*Now at Department of Zoology, University of Ruhuna, Matara, Sri Lanka.
Reactions of adult female parasitoids, particularly Aphidius rhopalosiphi, to volatile chemical cues from the host plants of their aphid prey
Article first published online: 13 MAR 2008
Volume 17, Issue 3, pages 297–304, September 1992
How to Cite
WICKREMASINGHE, M. G. V. and EMDEN, H. F. V. (1992), Reactions of adult female parasitoids, particularly Aphidius rhopalosiphi, to volatile chemical cues from the host plants of their aphid prey. Physiological Entomology, 17: 297–304. doi: 10.1111/j.1365-3032.1992.tb01025.x
- Issue published online: 13 MAR 2008
- Article first published online: 13 MAR 2008
- Accepted 25 November 1991
- Aphid parasitoids;
- Aphidius rhopalosiphi;
- host plant odours;
- wheat volatiles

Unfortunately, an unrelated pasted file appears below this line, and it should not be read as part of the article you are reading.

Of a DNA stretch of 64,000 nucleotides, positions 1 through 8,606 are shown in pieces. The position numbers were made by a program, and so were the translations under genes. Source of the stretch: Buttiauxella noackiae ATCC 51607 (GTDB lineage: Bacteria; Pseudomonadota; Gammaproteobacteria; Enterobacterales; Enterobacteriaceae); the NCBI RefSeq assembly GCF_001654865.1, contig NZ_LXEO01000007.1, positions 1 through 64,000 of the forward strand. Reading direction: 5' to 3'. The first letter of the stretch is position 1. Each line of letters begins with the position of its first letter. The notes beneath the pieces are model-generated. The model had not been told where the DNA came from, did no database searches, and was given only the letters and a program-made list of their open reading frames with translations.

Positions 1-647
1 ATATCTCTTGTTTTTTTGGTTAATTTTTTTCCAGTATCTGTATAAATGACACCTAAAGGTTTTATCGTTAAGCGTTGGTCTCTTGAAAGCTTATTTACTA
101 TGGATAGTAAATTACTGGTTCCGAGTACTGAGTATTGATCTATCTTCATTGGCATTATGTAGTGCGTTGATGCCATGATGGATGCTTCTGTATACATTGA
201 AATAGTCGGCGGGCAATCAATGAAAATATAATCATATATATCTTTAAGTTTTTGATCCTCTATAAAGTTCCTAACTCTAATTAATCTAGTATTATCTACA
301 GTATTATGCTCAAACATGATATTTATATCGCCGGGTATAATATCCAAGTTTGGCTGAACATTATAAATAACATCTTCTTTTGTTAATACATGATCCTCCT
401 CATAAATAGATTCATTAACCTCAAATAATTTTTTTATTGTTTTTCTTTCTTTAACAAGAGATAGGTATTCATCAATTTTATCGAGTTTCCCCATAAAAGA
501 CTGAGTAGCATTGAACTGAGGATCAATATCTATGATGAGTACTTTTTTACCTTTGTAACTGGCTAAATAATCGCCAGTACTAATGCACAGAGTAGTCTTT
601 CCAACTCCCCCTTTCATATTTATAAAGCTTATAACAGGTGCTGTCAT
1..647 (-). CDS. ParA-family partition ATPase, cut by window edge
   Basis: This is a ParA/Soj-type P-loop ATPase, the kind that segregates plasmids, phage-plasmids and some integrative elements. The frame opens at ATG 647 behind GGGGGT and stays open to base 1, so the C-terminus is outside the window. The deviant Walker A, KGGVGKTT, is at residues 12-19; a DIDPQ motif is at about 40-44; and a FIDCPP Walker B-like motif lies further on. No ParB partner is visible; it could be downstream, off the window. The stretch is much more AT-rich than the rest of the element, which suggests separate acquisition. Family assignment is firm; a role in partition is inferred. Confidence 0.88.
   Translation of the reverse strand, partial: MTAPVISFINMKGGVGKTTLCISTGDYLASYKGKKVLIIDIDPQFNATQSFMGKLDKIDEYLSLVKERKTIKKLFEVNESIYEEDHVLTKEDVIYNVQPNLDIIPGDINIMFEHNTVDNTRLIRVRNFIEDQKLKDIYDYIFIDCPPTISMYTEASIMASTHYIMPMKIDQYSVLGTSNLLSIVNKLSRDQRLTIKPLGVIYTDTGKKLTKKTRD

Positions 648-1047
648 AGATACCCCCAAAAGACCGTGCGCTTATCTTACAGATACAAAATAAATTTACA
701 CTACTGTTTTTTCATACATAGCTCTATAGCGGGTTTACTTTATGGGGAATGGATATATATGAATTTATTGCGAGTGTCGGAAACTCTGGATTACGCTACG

Abstract. In Y-tube olfactometer tests, Aphidius ervi Hal., Trioxyssp., Praon sp., Aphelinus flavus (Nees), Lysiphlebus fabarum (Marsh.) and Aphidius rophalosiphi De Stef. responded positively to the odour of the plant on which aphid mummies containing them had been collected. The response to host plant odour was greater than the response to the odour of host aphids, their honeydew or a combination of the two. The strongest response was to a combination of plant and host aphids. A. rhopalosiphi showed a strong positive response to three wheat volatiles (cis-3-hexenyl acetate, cis-3-hexen-1-ol and trans-2-hexenal) as well as to indole-3-acetaldehyde (a breakdown product of tryptophan in aphid honeydew). In both olfactometer tests with odours and choice trials with whole plants, newly emerged A. rhopalosiphidistinguished and preferred the variety of wheat on which their development had occurred to other wheat varieties.